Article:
Gaining ground? Politicians increasingly favor more studies of human embryonic stem cells.

Embryonic Stem Cell Bill Passes House

A bill that would allow federal funding for derivation of new lines of human embryonic stem (ES) cells passed the U.S. House of Representatives yesterday 238 to 194 after more than four hours of debate. The bill is unlikely to become law, however: Even if a similar measure passes the Senate, President George Bush has promised to veto any bill that reaches his desk.

Nonetheless, passage of the measure marks a significant milestone in efforts to overturn the Bush policy, which limits government funding to research using 60 human ES cell lines derived before 9 August, 2001. Congressional members, leaders at the National Institutes of Health, and a variety of patient groups have expressed increasing dissatisfaction with the president's policy as the limitations of existing cell lines--22 of which are available--have become clear.

The passage of H.R. 810, the Stem Cell Research Enhancement Act, marks a significant pro-stem cell shift in the House. Republican congressman and abortion opponent Mike Castle (R-DL) co-authored the bill with Representative Diana DeGette (D-CO), and it garnered 201 co-signers, nearly half the House's membership. It won support in spite of two previous House votes to outlaw all forms of cloning, including research cloning (otherwise known as nuclear transfer), which scientists say is essential to realize the promise of ES cell research.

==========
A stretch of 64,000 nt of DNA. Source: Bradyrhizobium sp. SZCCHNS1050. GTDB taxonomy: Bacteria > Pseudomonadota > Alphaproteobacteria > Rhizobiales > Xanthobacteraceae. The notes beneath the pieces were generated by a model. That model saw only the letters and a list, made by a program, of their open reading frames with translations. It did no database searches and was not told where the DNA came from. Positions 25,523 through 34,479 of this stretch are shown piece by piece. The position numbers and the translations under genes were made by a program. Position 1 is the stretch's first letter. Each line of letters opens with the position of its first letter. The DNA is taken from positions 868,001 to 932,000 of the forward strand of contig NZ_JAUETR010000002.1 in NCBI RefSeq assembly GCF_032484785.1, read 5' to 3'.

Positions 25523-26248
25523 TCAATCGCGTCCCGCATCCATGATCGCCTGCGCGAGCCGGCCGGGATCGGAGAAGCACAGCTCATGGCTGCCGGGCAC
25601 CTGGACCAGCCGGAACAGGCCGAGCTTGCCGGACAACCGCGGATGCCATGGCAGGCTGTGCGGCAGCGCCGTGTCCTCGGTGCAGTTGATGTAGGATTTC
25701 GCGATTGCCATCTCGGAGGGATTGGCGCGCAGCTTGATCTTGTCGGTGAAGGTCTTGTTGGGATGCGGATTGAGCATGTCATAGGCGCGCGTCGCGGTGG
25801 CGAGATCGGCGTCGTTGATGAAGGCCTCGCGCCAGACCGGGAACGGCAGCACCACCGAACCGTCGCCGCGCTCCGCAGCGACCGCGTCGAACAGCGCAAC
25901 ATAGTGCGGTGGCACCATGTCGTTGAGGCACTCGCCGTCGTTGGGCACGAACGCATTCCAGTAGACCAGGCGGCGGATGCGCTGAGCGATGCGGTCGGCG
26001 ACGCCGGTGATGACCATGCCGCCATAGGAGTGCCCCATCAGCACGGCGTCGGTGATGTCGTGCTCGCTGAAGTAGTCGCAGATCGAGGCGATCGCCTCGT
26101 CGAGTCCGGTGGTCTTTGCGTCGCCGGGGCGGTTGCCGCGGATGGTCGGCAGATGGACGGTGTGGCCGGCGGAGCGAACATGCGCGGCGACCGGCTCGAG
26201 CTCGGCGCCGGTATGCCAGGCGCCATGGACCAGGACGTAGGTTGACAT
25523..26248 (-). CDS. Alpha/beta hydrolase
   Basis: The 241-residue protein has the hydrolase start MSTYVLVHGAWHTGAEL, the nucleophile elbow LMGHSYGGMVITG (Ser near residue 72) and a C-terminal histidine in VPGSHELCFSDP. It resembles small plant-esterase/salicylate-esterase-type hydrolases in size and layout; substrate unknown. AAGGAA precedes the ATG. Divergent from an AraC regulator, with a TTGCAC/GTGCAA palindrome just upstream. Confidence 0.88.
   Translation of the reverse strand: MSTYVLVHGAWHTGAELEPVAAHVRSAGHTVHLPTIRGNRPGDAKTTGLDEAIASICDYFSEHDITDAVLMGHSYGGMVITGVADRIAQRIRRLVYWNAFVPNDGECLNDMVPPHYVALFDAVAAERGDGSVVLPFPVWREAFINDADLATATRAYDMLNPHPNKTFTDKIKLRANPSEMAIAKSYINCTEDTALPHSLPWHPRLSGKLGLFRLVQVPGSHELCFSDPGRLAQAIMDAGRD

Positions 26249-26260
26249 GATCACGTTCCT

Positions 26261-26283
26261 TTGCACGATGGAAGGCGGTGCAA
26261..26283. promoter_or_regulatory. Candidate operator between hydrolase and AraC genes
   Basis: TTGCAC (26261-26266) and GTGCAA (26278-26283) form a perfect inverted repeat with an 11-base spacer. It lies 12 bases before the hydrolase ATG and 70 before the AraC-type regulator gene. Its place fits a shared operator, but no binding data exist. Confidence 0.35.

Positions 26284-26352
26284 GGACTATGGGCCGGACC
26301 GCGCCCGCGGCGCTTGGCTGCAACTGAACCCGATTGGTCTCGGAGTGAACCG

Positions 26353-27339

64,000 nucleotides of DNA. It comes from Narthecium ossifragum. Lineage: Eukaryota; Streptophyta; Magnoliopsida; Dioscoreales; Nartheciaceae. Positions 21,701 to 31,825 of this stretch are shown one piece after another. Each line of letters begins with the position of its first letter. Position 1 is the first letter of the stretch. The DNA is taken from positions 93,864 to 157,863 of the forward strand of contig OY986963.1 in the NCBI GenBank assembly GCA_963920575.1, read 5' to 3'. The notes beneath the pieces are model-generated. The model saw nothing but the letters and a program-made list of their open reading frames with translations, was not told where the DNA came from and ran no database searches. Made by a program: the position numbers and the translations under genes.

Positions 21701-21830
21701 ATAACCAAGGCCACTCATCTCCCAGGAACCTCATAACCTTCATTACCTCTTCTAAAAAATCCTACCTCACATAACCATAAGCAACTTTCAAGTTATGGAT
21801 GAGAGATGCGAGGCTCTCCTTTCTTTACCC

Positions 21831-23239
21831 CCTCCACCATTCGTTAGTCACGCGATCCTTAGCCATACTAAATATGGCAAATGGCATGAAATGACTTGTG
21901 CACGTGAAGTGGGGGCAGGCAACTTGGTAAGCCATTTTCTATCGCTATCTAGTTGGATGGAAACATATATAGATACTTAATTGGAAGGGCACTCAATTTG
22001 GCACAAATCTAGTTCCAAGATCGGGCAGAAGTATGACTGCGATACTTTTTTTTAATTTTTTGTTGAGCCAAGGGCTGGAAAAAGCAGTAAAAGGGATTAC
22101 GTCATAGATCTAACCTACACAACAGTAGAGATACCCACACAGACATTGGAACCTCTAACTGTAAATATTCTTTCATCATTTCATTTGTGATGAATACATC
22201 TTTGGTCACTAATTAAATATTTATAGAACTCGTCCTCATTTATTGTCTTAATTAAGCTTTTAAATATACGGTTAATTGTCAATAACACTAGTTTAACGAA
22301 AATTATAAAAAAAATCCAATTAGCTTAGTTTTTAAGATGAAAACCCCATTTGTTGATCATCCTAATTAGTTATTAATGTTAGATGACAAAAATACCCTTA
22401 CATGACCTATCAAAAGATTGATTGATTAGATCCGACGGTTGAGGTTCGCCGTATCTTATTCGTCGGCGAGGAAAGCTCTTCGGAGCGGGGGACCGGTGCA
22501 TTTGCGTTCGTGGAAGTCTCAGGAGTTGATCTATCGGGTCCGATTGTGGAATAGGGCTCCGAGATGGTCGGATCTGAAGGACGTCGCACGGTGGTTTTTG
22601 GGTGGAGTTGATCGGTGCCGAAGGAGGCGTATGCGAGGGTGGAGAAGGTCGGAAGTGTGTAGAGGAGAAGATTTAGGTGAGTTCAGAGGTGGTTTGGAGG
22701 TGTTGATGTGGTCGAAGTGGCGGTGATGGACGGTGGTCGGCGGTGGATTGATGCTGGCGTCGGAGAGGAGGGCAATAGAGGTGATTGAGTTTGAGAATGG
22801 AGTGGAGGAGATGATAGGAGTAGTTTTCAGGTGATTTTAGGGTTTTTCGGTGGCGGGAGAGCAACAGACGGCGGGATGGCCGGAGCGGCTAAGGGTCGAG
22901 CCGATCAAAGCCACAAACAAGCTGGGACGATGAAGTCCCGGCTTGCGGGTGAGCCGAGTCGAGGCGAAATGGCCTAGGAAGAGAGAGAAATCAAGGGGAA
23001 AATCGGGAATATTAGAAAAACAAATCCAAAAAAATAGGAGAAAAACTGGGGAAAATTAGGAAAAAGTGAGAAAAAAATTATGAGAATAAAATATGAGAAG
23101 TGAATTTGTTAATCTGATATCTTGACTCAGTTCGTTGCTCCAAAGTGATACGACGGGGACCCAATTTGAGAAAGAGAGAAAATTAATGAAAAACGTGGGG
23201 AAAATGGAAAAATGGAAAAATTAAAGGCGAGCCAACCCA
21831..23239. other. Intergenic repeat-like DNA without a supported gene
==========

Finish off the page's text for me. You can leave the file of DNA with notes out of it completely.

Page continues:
A separate bill to create banks of umbilical cord blood for adult stem cell research--presented by opponents of HR 810 as an alternative rallying point--sailed through the House 431 to 1. That bill is supported by the White House.

By omitting any mention of nuclear transfer, Castle and DeGette's bill managed to attract a number of abortion opponents. H.R. 810 has a tight focus: It allows couples to donate to science excess fertilized eggs that would otherwise be discarded from fertility clinics. The bill would not permit the creation of embryos solely for research. Even with this limitation, it met with some emotional resistance by opponents. "You, too, were an embryo once!" said Mike Ferguson (R-NJ) addressing the bill's supporters. Majority leader Tom DeLay (R-TX) delivered an impassioned speech, saying that "we cannot use U.S. taxpayer dollars to destroy" embryos.

Reaction to the vote was immediate and jubilant. "Today's vote shows strong and gratifying bipartisan support for stem cell research," said Jordan J. Cohen, president of the Association of American Medical Colleges in a statement.

Next stop is the Senate. Senators Arlen Specter (R-PA) and Tom Harkin (D-IA) held a press conference today to announce they have sent a letter to Senate majority leader Bill Frist (R-TN) urging him to schedule a vote on an identically worded Senate bill that was introduced in February.

Related sites
Text of bill
Stem cell information from the National Institutes of Health
2001 fact sheet from the White House on federal stem cell policy

Posted in Policy, Biology